The publishing industry seems full of free advice givers and I am so grateful to them for taking the time to write blogs and show me the way. They are doing their part to make sure that agents and publishers have the most talented, capable, and polished writers to choose from. This in turn will (hopefully) lead to better books which will (hopefully) lead to more readers.
But is social networking really the golden goose of the new publishing era? I can't help but wonder if it's really safe to assume that because networking is free, people will network with you. Do you follow someone on Twitter just because they follow you, even if they're not of interest to you? I was followed by a self-proclaimed professional psychic the other day. (Outside the context of Twitter that sounds funny and creepy.) But I didn't follow them back because I have no interest in the tweets of that industry. (If I start writing a novel with a main character who's a psychic, well, then I might change my mind.)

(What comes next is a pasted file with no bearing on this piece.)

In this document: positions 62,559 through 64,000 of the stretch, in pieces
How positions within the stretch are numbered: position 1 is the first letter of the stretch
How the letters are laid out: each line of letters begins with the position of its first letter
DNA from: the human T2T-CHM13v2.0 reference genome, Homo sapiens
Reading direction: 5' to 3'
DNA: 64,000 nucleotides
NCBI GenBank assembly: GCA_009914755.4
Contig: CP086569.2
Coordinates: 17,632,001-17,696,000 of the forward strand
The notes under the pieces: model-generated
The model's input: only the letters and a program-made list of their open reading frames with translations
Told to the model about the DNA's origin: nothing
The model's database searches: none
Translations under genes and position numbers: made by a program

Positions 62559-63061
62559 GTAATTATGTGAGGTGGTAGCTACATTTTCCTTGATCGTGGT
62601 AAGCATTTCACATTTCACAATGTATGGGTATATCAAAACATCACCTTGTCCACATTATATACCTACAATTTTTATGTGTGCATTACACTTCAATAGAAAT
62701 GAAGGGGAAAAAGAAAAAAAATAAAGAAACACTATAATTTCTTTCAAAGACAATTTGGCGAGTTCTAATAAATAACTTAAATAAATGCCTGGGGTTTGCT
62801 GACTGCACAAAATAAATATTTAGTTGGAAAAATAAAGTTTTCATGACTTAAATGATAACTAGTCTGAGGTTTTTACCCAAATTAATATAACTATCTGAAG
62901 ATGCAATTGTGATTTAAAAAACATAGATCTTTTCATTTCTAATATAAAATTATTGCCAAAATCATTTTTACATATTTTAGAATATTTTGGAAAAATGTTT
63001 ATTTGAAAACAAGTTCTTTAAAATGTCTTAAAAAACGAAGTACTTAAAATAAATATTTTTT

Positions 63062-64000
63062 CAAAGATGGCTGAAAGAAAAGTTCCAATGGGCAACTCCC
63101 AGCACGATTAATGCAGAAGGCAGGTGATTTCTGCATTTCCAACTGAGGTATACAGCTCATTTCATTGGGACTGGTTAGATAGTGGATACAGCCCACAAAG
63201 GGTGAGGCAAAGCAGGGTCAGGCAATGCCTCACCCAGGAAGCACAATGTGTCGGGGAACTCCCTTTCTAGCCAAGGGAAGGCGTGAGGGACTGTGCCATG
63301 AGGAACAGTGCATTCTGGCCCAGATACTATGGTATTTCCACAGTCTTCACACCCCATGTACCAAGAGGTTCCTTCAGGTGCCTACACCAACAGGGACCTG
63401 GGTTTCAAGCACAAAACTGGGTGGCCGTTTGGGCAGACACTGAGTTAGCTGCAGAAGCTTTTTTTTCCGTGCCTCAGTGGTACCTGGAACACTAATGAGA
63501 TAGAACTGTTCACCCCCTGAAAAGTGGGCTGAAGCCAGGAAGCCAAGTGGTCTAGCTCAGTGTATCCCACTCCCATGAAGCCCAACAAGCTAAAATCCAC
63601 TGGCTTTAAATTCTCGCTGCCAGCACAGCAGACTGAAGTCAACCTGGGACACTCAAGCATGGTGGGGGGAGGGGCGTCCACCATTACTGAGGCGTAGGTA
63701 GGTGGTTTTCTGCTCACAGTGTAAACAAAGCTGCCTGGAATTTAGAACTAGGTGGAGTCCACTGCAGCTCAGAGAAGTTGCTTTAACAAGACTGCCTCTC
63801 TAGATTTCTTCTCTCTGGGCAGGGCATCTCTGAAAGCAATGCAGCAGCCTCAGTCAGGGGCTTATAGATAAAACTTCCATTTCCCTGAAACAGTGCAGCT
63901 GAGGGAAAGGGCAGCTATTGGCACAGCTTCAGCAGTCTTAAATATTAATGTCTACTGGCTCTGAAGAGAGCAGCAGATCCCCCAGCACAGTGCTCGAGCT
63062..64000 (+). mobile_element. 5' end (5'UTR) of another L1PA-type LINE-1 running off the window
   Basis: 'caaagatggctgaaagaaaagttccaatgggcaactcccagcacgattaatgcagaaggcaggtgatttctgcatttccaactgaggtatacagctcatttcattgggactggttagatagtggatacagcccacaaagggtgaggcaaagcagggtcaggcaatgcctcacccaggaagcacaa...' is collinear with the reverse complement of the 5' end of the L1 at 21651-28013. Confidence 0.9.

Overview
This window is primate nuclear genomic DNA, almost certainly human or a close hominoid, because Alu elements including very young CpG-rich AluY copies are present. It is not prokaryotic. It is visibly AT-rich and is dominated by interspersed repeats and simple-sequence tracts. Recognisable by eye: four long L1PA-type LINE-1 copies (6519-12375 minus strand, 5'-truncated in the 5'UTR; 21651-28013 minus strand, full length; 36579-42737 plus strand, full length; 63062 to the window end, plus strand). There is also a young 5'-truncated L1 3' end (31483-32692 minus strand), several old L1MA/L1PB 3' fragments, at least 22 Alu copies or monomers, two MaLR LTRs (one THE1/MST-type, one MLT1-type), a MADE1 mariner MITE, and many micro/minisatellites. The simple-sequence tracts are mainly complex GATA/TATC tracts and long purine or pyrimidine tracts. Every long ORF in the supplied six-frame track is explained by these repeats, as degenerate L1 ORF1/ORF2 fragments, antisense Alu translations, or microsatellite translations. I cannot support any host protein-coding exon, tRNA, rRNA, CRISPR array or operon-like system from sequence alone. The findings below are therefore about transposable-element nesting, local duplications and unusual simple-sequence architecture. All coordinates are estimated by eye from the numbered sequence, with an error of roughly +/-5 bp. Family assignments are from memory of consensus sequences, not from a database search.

Even though networking is free, I don't expect others to follow me or connect with me just because I'm there. I feel like I still need to be the agitated salesperson sticking their foot in the door before it slams (ouch!) begging for someone to buy my wares for free.
Price used to be a filter for decision making. But with networking, we no longer have that blockage/convenience/inconvenience.
So what kind of filter should we use to decide how our networking minutes are spent?
I don't believe networking is free. It just doesn't cost U.S. dollars per every tweet-follower or blog poster. But it does have its own currency and that is time.
Here's a fun activity to try: Quantify the currency of networking in values of time, specifically your time and what it's worth. Is one hour spent tweeting, facebooking and commenting on blogs worth 3k words of a novel? Are the ten minutes that people spend reading your blog worth one hour of your time to research what you put into that blog?
Note: This activity will drive you nuts. Have fun.